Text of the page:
Gardeners and foodies, great news from the U.S. Department of Agriculture! On the 200th birthday
of Abe Lincoln – he founded the USDA, ya know – Secretary Vilsack "broke concrete" on a People's Garden at their headquarters in downtown D.C. One part of the project is returning 1,250 square feet of unnecessary concrete to lawn and believe me, focusing on the problem of impervious surfaces here in the city is great news to the environmental community.
The other part of this People's Garden is a 612-square-foot vegetable garden that will be tended by USDA volunteers working with folks from Melwood, a nonprofit that "empowers people with disabilities." Produce from the garden will go to the Melwood gardeners and to D.C. food banks.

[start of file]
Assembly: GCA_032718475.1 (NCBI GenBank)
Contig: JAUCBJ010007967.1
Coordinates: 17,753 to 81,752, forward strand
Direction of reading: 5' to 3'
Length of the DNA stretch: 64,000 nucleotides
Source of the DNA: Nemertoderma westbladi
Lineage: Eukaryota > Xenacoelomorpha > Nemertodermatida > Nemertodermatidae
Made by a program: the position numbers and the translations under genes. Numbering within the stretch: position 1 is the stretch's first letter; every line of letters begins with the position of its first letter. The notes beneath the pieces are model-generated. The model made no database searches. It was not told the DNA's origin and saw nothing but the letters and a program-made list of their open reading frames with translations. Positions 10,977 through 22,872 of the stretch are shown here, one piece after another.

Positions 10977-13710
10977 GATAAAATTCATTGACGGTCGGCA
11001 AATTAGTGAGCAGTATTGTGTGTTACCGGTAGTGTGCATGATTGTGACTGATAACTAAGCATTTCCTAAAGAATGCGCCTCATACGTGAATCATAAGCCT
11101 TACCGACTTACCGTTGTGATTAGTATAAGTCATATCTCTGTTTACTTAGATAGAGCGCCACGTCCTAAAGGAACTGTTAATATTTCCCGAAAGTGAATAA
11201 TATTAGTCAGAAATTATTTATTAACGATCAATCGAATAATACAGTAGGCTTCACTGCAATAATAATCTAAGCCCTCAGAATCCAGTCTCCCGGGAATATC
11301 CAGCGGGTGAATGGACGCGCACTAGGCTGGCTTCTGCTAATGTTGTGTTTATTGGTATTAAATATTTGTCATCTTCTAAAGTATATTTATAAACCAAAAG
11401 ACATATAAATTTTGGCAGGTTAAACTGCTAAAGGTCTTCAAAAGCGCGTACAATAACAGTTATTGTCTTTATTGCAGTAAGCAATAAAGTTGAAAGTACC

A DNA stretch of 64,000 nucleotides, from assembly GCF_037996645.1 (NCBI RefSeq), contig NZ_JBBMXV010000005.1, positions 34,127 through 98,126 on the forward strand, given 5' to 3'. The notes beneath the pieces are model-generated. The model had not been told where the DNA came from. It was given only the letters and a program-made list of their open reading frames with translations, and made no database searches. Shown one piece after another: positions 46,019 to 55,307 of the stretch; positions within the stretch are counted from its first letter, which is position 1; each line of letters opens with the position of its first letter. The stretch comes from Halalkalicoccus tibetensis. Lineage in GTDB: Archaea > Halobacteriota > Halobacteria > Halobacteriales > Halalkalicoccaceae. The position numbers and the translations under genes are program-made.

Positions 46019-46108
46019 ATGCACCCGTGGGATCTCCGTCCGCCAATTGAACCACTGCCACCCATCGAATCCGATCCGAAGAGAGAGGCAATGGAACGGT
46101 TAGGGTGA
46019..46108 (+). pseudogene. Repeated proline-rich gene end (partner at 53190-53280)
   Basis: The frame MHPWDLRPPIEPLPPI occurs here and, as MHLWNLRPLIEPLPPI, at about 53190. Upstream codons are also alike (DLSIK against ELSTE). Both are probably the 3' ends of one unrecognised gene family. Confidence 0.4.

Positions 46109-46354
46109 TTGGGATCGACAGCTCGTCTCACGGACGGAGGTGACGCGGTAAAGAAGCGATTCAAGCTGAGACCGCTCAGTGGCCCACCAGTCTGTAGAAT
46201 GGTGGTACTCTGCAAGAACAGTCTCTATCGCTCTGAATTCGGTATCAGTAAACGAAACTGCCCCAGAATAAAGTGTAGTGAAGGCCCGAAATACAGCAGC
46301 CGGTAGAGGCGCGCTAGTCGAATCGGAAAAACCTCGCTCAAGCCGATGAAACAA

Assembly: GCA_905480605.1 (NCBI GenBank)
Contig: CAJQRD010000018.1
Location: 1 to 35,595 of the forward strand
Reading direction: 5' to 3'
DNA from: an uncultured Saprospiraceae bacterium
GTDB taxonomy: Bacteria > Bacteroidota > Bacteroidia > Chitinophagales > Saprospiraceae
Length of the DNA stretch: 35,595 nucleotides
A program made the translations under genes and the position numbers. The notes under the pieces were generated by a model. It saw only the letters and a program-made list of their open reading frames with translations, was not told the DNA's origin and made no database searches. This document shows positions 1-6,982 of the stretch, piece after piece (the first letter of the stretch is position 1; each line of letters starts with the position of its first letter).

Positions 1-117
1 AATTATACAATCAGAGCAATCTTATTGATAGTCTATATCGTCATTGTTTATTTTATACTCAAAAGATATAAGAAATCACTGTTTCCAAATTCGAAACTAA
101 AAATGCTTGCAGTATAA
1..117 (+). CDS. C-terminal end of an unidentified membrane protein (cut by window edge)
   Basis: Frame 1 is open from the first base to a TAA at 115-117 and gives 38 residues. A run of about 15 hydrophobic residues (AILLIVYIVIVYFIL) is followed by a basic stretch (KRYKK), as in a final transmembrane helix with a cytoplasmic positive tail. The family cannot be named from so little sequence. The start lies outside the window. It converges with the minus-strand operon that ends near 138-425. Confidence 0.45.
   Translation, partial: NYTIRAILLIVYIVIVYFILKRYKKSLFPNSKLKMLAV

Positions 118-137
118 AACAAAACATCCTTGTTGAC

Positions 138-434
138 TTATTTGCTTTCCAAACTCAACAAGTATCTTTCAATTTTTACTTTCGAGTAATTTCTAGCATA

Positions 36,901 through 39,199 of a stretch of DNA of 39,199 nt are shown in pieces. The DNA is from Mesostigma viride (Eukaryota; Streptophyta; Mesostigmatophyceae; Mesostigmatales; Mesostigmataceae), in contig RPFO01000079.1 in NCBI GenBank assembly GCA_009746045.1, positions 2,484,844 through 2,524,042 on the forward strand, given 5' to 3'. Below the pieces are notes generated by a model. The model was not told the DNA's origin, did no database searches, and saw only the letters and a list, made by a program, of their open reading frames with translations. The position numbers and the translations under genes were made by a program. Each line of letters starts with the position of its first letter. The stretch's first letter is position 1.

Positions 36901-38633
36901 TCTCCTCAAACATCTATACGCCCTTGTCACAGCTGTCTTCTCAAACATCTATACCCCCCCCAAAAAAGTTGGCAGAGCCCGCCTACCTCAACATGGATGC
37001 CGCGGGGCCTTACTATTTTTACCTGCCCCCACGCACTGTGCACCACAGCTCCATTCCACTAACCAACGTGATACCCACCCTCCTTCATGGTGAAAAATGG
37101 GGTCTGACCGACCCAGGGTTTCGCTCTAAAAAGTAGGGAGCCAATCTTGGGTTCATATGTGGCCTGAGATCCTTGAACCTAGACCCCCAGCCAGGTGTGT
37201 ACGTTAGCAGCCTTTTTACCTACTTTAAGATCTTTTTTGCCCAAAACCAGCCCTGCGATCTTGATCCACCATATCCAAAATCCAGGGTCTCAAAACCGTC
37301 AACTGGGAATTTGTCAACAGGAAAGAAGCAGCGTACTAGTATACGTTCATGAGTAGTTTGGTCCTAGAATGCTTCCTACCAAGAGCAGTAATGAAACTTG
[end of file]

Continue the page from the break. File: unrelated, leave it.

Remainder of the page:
But there's more – Vilsack is directing ALL USDA facilities around the world to assess their sites for potential greening measures, to include vegetable gardens, reduction in impervious surfaces, roof-top or window box gardens, native plant gardens – you name it. So I imagine we'll be seeing lots more encouraging press releases throughout the year. It's just begun, folks!
Now am I the only one who sees potential here for educating the American public? There's this quote from that press release: "The garden will showcase
conservation practices that all Americans can implement in their own
backyards and green spaces." See?
Oh, and I forgot to mention that Michelle Obama paid a visit to the USDA headquarters last week and declared this People's Garden a "good thing." So can the greening of the White House grounds be far off? I think not!
AND AT THE GSA
Elsewhere within the bowels of the bureaucracy, there's been a rather quiet movement under way for years now to green-up the buildings and grounds of the federal government. Led by whom? The agency you've probably never heard of – the General Services Administration, the folks who acquire and manage federal facilities. Unsung, uncool, but green as can be.